KISSIMMEE, FL: Small, niche and artisanal "discovery brands" have an unprecedented chance to reach buyers hungry for new and authentic products, a leading executive has argued.

Evan Shaver, senior director/strategy of Frito-Lay's Growth Ventures unit – a division of PepsiCo's snacks arm charged with tapping new pockets of growth – discussed this topic at the IRI Summit 2014 in Kissimmee, Florida.

He reported that products falling under the "discovery brand" banner were fast-growing, frequently owned by small- or mid-sized enterprises and had seen significant gains in sales and distribution in the recent past.

Frito-Lay's analysis of this area suggested several trends were collectively enabling this trend to take root, from the distinctive tastes and preferences of millennials to dramatic shifts in technology.

"We knew that there were certain characteristics about the world that are different now than they were 20 years ago that allowed this thing to happen – one being the new economy that allows people to start something on Facebook," he said.

"We know there are manufacturers out there that willing to create everything for you, so you can outsource every single part of your value chain if you want." (For more, including why acquiring these brands may be better than developing them in-house, read Warc's exclusive report: How Frito-Lay is entering the world of "discovery brands".)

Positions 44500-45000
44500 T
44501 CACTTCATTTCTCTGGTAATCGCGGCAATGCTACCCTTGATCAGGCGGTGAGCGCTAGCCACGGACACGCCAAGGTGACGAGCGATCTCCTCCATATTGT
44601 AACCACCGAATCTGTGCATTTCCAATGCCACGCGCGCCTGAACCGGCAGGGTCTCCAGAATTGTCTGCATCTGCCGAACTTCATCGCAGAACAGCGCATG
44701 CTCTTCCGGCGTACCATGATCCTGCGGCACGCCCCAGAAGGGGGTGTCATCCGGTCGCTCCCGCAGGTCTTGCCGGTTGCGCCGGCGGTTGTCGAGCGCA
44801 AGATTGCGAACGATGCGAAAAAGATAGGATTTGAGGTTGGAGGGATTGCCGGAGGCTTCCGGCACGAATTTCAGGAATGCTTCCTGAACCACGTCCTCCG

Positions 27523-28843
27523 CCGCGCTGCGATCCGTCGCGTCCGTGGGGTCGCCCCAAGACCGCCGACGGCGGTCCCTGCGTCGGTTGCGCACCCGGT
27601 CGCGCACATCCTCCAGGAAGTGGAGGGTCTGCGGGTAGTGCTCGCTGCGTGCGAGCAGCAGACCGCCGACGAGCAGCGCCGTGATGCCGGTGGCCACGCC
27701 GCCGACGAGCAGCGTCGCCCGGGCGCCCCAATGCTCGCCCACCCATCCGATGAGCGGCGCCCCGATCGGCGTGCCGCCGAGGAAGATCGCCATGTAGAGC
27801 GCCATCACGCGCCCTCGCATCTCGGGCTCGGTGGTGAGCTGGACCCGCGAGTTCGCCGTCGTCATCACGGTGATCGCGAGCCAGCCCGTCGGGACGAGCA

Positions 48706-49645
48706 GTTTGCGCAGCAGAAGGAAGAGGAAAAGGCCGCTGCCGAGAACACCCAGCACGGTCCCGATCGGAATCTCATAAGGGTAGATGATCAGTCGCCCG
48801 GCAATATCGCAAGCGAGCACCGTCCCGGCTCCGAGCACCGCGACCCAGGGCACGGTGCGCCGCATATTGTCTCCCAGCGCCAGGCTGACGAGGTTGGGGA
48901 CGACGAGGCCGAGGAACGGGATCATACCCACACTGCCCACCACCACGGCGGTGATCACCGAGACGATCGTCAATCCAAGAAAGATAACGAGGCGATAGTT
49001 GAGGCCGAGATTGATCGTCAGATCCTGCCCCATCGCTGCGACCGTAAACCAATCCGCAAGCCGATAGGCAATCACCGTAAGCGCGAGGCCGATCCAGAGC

Speciality retailers like Publix and Trader Joe's also provide a route to market for these offerings, with mass-market chains now taking greater notice, too.

"If you're a little small player … and get into one customer like a Whole Foods or a Costco or whatever else, they're going to give you a chance," said Shaver.

"And if you do well, then it starts to cascade pretty quickly. And that's something that five, ten, 15 years ago you couldn't do."

Frito-Lay's analysis focused primarily on the food and beverage industries – where brands from Blue Diamond Almonds to popchips and Amy's have all made headway – but this idea is applicable to other sectors, too.

An example is Dollar Shave Club, the online-only subscription service for razors and blades. Thanks to an entry-level price of $1, and hugely popular viral videos, the company has rapidly gathered momentum.

While major manufacturers might be tempted to copy or buy "discovery" brands, Shaver warned that retaining the authenticity and spirit of these products would be vital to achieving success in such cases.

Data sourced from Warc